'Difficult To Share Beer With Aussies', Says Brendon McCullum After Jonny Bairstow Dismissal Controversy

McCullum was disappointed with Australia's choice to dismiss Bairstow in a controversial fashion. The decision has yet again sparked a debate about the spirit of the game.

McCullum claimed that England may have made a different choice if they were in Australia's position.

England coach Brendon McCullum expressed his disappointment over the dismissal of Jonny Bairstow on the final day of the Lord's Test on Sunday.

Australia wicketkeeper Alex Carey chanced on the opportunity to run Bairstow out after the batter casually left the crease after the last ball of a Cameron Green over while the ball was still in play.

The decision was referred to the third umpire, who ruled it in the favour of the Australians.

Fans at the stadium booed the decision, with a footage emerging even showing them confronting the visiting players in the Long Room. Usman Khawaja and David Warner engaged with the crowd to scenes that were unprecedented in the venue's history.

The aftermath of the incident was seen during the press conferences, as players from both teams shared diverse opinions. McCullum, too, chimed in during an interview with BBC, and said, "I can't imagine we'll be having a beer with them any time soon."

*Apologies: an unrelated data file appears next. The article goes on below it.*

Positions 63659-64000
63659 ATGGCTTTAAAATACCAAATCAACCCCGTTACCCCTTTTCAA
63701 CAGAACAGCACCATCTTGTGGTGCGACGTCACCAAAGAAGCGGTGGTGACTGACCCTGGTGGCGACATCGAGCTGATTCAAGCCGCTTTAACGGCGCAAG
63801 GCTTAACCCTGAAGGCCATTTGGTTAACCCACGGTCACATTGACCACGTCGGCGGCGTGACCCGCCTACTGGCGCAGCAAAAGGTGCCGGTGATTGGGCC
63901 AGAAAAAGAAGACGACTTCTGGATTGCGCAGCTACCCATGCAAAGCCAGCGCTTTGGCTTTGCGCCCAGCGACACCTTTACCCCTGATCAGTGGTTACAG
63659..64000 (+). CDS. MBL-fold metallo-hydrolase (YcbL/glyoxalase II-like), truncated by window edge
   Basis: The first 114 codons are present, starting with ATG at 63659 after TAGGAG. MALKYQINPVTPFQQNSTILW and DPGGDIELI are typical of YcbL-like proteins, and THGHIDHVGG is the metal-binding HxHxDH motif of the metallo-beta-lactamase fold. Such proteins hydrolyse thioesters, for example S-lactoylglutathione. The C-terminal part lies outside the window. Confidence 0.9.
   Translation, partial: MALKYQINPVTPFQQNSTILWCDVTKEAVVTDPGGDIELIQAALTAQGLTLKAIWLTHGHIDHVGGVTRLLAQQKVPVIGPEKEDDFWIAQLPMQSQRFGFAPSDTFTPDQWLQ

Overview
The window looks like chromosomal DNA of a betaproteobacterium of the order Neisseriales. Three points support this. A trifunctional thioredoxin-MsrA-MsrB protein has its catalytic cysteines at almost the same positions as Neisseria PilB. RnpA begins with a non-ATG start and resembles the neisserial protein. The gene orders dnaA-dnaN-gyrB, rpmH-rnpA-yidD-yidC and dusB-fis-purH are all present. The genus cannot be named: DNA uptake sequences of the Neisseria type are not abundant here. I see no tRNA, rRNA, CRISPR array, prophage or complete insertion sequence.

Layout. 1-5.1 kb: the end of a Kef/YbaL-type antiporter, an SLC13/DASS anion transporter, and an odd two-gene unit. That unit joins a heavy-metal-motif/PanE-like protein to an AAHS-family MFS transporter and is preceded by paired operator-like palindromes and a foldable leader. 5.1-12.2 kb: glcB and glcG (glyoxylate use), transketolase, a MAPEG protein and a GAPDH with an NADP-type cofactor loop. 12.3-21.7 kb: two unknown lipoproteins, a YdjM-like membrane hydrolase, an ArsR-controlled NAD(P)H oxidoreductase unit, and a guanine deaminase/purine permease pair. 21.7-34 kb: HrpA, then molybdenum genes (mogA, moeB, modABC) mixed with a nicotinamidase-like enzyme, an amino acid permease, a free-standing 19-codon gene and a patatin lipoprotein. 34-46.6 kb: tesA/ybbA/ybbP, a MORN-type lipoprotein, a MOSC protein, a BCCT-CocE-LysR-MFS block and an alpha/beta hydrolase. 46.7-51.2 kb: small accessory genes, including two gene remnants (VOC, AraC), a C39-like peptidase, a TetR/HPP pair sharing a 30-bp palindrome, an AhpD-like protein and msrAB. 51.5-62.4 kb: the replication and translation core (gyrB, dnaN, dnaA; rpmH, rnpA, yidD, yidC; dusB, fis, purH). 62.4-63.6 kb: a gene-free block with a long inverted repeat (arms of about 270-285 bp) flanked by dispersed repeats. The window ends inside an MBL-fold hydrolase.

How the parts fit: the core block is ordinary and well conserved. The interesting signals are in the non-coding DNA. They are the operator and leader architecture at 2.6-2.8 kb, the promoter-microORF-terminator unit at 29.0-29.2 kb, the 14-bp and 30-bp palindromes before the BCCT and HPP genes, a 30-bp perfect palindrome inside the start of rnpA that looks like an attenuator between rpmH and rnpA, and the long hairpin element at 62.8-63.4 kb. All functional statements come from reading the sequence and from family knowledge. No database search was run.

He also claimed that if the home side had a similar opportunity, they would not have taken it as it was against the spirit of the game.

"I was lucky enough to play for a long period of time and you learn over a long period that the game and the spirit of the game is so vital to this great game," McCullum was quoted as saying. "It's one thing we've got that other sports maybe don't have, and to uphold that is such an important part of it. In the end you've got to live with the decisions you make, and that's life. But I feel from our point of view, if we were in the same situation, we might've made a different decision."

Australia captain Pat Cummins shared views different from McCullum, calling the dismissal fair. "I think Carey saw it happen a few balls previously. There was no pause. Catch it and throw it at the stumps. I thought it was totally fair play," Cummins said.

The broadcasters in fact validated Cummins' statement during the match, which showed Bairstow stepping out of the crease a couple of times when the ball was not in play.

It is fair to say that the third Test at Leeds will be another heated affair amidst the controversy.

Australia have gone up 2-0 with wins at Edgbaston and Lord's. England need to win the remaining three Tests to reclaim the urn.